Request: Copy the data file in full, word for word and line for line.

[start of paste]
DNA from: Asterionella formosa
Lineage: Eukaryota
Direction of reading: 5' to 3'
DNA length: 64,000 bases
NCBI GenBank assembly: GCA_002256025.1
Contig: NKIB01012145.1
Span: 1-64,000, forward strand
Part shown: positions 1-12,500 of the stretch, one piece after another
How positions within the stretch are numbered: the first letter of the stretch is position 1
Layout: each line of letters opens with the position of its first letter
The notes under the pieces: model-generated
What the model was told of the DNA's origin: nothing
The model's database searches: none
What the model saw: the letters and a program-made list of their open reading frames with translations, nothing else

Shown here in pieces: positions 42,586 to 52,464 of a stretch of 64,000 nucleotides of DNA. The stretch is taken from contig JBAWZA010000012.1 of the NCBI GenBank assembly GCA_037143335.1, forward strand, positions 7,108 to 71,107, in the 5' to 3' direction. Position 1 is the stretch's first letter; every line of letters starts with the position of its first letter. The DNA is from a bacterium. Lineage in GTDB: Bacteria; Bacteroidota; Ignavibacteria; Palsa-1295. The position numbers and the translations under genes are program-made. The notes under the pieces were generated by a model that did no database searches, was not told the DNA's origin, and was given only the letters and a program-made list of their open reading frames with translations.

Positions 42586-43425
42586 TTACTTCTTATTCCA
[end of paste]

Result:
DNA from: Asterionella formosa
Lineage: Eukaryota
Direction of reading: 5' to 3'
DNA length: 64,000 bases
NCBI GenBank assembly: GCA_002256025.1
Contig: NKIB01012145.1
Span: 1-64,000, forward strand
Part shown: positions 1-12,500 of the stretch, one piece after another
How positions within the stretch are numbered: the first letter of the stretch is position 1
Layout: each line of letters opens with the position of its first letter
The notes under the pieces: model-generated
What the model was told of the DNA's origin: nothing
The model's database searches: none
What the model saw: the letters and a program-made list of their open reading frames with translations, nothing else

Shown here in pieces: positions 42,586 to 52,464 of a stretch of 64,000 nucleotides of DNA. The stretch is taken from contig JBAWZA010000012.1 of the NCBI GenBank assembly GCA_037143335.1, forward strand, positions 7,108 to 71,107, in the 5' to 3' direction. Position 1 is the stretch's first letter; every line of letters starts with the position of its first letter. The DNA is from a bacterium. Lineage in GTDB: Bacteria; Bacteroidota; Ignavibacteria; Palsa-1295. The position numbers and the translations under genes are program-made. The notes under the pieces were generated by a model that did no database searches, was not told the DNA's origin, and was given only the letters and a program-made list of their open reading frames with translations.

Positions 42586-43425
42586 TTACTTCTTATTCCA